Appendicitis is an inflammation of the appendix, a small, finger-like tube located where the large and small intestine join. The appendix has no known function.
It is not known why the appendix becomes inflamed in some people. However, when the appendix becomes inflamed, it requires immediate medical attention.
Appendicitis is the most common reason for abdominal surgery in children. About four of every 1,000 children under the age of 14 will undergo surgery called an appendectomy to remove their appendix. Appendicitis rarely occurs in children under the age of two, and mostly occurs in people between the ages of 15 and 30. Appendicitis is more common in males than females.
Note: Not everyone will have all of the symptoms.
If you have symptoms of appendicitis, it is important that you do not take laxatives or enemas to relieve constipation. These medications could cause your appendix to burst. You should also avoid taking pain medications that could mask the symptoms the doctor would need to know about to diagnose the condition.
Appendicitis is diagnosed based upon the patient’s symptoms, a physical examination (including a rectal examination), blood tests to check for signs of infection (such as a high white blood cell count), and a urine test to rule out a urinary tract infection. Some doctors may conduct chest X-rays, because pneumonia in the lower right lung can cause pain similar to appendicitis. Additionally, an ultrasound may be performed to determine if the appendix appears to be inflamed.
After you are diagnosed with appendicitis, the doctor will decide whether to hospitalize you for further observation or send you home.
You will be closely observed for 12 to 24 hours to determine whether surgery is necessary. If your symptoms are extremely severe, your appendix may be removed immediately with an appendectomy.
An appendectomy can also be done as a laparoscopic or “minimally invasive” procedure. During laparoscopic surgery, five or six small (5 to 10 millimeter) incisions (cuts) are made in the abdomen. The laparoscope and surgical instruments are inserted through these incisions. The surgeon is guided by the laparoscope, which transmits a picture of the internal organs on a monitor. The advantages of laparoscopic surgery include smaller incisions, less risk of infection, less pain and scarring, and a more rapid recovery.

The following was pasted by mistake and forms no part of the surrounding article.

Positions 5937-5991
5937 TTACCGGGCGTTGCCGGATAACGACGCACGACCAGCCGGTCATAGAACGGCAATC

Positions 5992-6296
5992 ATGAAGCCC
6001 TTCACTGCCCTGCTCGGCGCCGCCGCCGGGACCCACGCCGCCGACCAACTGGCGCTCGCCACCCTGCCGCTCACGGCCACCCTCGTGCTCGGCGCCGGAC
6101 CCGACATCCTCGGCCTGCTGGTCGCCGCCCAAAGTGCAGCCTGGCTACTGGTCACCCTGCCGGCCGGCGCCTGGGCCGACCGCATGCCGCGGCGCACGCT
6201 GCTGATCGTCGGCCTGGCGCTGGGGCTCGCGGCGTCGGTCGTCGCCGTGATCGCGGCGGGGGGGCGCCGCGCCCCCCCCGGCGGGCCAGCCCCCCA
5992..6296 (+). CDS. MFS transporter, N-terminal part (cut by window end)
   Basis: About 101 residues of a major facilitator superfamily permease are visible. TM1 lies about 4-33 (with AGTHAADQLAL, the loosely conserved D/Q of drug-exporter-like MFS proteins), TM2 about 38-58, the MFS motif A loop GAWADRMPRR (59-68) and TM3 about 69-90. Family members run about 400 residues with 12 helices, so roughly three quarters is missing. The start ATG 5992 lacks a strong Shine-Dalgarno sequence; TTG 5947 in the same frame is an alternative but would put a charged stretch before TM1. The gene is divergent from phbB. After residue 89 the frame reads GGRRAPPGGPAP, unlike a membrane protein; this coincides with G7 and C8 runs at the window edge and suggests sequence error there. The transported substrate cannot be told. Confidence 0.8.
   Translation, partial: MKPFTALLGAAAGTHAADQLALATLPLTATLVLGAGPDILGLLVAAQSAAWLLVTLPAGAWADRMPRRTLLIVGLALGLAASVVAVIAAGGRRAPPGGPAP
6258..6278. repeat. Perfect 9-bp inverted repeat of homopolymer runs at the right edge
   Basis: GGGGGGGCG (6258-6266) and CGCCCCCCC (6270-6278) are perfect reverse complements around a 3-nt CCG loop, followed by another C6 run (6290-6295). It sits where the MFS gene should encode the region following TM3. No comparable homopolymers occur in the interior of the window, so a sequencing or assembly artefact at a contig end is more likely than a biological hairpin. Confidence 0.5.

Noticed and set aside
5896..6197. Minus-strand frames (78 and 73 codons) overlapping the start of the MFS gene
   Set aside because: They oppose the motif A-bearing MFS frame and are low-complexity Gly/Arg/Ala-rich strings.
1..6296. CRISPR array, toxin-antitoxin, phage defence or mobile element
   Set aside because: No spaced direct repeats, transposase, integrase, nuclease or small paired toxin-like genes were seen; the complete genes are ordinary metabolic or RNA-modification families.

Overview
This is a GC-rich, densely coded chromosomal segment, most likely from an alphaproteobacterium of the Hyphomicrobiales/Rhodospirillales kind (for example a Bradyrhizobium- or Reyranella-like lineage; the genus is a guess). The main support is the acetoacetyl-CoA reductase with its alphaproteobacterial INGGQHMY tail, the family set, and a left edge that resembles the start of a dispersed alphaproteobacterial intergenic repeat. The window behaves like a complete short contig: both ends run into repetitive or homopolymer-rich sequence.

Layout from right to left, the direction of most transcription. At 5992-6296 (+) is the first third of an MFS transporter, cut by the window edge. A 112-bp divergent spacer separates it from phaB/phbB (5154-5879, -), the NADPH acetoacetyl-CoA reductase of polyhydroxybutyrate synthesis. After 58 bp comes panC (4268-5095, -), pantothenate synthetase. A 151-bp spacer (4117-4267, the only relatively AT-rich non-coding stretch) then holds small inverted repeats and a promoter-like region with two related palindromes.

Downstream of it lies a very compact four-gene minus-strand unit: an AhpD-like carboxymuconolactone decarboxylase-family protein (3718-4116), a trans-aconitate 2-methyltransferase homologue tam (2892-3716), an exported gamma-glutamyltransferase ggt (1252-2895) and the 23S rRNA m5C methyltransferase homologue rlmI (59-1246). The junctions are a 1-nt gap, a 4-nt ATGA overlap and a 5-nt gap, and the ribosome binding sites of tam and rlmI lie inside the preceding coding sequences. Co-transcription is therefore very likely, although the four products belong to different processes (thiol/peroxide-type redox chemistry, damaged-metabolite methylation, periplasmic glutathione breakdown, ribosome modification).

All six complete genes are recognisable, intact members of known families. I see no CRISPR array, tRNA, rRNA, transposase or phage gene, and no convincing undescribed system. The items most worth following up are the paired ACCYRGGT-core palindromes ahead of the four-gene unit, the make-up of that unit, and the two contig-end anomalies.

It is crucial to remove an infected appendix before it ruptures. If an infected appendix ruptures, the infection may move to the abdomen, causing peritonitis (an inflammation of the lining of the abdomen). The rupture may also cause an abscess (infected area) near the place where the appendix ruptured. If the appendix does rupture, the doctor will leave a drainage tube in the abdomen for a few days after surgery to remove fluid.
After surgery, your doctor will prescribe antibiotics. You may need to take them for 24 hours or more, depending on whether your appendix ruptured and which areas were affected.
Usually for the first day or so after surgery, you will not be given anything to eat or drink. Then your doctor will allow you to have small amounts of water, then clear liquids, and then some solid foods until you are able to digest foods normally.
There is no way to prevent appendicitis. However, appendicitis is less common in people who eat foods high in fiber, such as fresh vegetables and fruits. If you think that you might have appendicitis, call your doctor immediately so that he or she can assess your condition and prescribe the proper treatment.
© Copyright 1995-2018 The Cleveland Clinic Foundation. All rights reserved.
This information is provided by the Cleveland Clinic and is not intended to replace the medical advice of your doctor or healthcare provider. Please consult your healthcare provider for advice about a specific medical condition.
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